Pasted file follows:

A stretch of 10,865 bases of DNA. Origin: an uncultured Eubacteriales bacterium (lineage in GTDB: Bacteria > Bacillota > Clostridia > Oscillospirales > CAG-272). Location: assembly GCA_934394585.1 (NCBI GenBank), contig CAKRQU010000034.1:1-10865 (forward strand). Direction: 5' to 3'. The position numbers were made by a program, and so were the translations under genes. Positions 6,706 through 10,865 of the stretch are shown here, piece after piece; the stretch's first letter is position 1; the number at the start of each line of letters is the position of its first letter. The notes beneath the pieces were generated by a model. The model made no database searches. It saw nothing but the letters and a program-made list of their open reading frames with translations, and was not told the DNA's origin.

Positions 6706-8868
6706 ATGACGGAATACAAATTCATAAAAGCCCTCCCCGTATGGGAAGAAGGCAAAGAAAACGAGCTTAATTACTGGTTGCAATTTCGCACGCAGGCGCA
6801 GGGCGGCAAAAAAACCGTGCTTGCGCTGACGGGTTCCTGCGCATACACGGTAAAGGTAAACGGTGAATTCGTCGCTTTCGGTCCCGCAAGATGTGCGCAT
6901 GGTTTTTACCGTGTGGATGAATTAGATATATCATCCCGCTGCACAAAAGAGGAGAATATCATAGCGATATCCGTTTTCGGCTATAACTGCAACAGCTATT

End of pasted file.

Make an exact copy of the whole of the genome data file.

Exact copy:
A stretch of 10,865 bases of DNA. Origin: an uncultured Eubacteriales bacterium (lineage in GTDB: Bacteria > Bacillota > Clostridia > Oscillospirales > CAG-272). Location: assembly GCA_934394585.1 (NCBI GenBank), contig CAKRQU010000034.1:1-10865 (forward strand). Direction: 5' to 3'. The position numbers were made by a program, and so were the translations under genes. Positions 6,706 through 10,865 of the stretch are shown here, piece after piece; the stretch's first letter is position 1; the number at the start of each line of letters is the position of its first letter. The notes beneath the pieces were generated by a model. The model made no database searches. It saw nothing but the letters and a program-made list of their open reading frames with translations, and was not told the DNA's origin.

Positions 6706-8868
6706 ATGACGGAATACAAATTCATAAAAGCCCTCCCCGTATGGGAAGAAGGCAAAGAAAACGAGCTTAATTACTGGTTGCAATTTCGCACGCAGGCGCA
6801 GGGCGGCAAAAAAACCGTGCTTGCGCTGACGGGTTCCTGCGCATACACGGTAAAGGTAAACGGTGAATTCGTCGCTTTCGGTCCCGCAAGATGTGCGCAT
6901 GGTTTTTACCGTGTGGATGAATTAGATATATCATCCCGCTGCACAAAAGAGGAGAATATCATAGCGATATCCGTTTTCGGCTATAACTGCAACAGCTATT